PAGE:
New technologies at Warwick University have helped British Museum’s Babylonian language expert, Dr Finkle, to decipher a 4,000 year old tablet believed to narrate the story of Noah’s Ark.
Inscribed in Babylonian ‘cuneiform’ – the world’s oldest known standardised writing system – the tablet is believed to depict the story of a Noah-like character and a flood, complete with instructions on how to build an Ark.
Cuneiform is a writing system which involved marking wet clay tablets with a stylus (a wedge-like tool). The tablet and stylus exist in essence today.
The tablet, discovered 20 years ago on a mantel piece in a UK home was damaged in parts due to millennial ‘wear and tear ‘ and rendered indecipherable. The 3D visualisation technologies, typically used in engineering, have enabled the translation of the whole tablet and uncovered new insights into the tablet’s story.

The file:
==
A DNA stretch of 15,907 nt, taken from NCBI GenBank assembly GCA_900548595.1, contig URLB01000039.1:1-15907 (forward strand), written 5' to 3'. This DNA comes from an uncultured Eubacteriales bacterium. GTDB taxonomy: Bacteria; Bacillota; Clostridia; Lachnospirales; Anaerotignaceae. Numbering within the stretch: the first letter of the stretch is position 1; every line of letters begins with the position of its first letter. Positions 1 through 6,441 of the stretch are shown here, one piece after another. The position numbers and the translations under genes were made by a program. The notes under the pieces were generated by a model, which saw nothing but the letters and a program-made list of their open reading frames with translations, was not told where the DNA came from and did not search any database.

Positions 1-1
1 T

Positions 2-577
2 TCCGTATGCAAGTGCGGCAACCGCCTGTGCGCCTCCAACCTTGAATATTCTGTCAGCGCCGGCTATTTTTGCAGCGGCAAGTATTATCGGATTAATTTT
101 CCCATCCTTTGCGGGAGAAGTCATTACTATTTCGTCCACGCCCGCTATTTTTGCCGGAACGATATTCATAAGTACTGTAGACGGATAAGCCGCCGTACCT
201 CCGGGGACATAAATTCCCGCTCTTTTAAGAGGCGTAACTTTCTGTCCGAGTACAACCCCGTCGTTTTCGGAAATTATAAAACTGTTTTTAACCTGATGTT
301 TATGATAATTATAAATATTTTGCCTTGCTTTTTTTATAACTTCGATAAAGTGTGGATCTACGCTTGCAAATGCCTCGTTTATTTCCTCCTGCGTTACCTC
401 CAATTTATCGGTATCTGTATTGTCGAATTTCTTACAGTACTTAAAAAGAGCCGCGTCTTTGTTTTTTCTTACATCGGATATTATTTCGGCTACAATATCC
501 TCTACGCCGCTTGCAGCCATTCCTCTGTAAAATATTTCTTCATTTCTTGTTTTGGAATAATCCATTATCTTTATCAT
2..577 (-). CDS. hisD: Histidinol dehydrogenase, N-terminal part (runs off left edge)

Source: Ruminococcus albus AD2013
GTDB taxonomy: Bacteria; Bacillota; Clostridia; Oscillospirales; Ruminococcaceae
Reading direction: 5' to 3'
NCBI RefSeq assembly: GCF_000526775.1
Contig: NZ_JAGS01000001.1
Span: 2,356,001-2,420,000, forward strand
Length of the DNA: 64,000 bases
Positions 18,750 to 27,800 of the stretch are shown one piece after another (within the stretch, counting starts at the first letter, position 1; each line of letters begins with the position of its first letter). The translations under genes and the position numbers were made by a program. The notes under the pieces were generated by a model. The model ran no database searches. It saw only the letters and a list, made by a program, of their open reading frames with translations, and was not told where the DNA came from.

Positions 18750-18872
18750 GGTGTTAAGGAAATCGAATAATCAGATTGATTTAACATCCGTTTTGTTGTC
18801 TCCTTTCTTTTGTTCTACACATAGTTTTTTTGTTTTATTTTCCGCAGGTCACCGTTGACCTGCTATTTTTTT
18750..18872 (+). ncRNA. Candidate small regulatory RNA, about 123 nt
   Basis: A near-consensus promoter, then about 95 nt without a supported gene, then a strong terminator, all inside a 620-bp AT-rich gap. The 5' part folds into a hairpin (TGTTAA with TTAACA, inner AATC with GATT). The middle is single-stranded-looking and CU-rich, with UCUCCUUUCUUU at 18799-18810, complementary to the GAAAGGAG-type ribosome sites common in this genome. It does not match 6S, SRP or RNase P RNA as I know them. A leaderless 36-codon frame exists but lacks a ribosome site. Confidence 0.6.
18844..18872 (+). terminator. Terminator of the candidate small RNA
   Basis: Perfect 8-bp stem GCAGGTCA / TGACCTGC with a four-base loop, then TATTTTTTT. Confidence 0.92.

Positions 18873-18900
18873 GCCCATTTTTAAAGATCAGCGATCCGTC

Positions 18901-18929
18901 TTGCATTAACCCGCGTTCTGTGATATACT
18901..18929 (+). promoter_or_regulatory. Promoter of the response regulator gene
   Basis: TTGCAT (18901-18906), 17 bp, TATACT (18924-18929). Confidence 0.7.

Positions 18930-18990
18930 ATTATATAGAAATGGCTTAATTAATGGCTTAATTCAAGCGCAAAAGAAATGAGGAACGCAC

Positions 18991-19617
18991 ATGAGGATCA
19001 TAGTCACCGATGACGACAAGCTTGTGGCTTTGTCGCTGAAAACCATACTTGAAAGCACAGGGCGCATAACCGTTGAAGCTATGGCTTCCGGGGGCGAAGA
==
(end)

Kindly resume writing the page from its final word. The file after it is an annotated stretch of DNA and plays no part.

3D visualisation technology marries techniques such as computer aided design (CAD), infrared technology, animation software and photo capture. Often used in vehicle production, the same methods involved in projecting a potential end product was adopted for projecting the missing parts of the ancient tablet.
Projected onto a 3D wall, the tablet was made viewable at all angles via 3D visualisation technology. This allowed Dr Finkle to decipher the complete text of the tablet.
Professor Mark Williams of Warwick University worked in collaboration with Dr Finkel to reveal the text of the ancient tablet. He comments;
“It was fantastic to apply our technology to such an exciting find. Usually we are working on something engineering-related, so to be able to take our expertise and transfer that to something totally different and so historically significant was a really interesting opportunity”. (Professor Mark Williams, Warwick University).
Image creative commons licensed (BY-NC) flickr photo by Al_HikesAZ
Dr Finkle image with thanks to Warwick University Media Library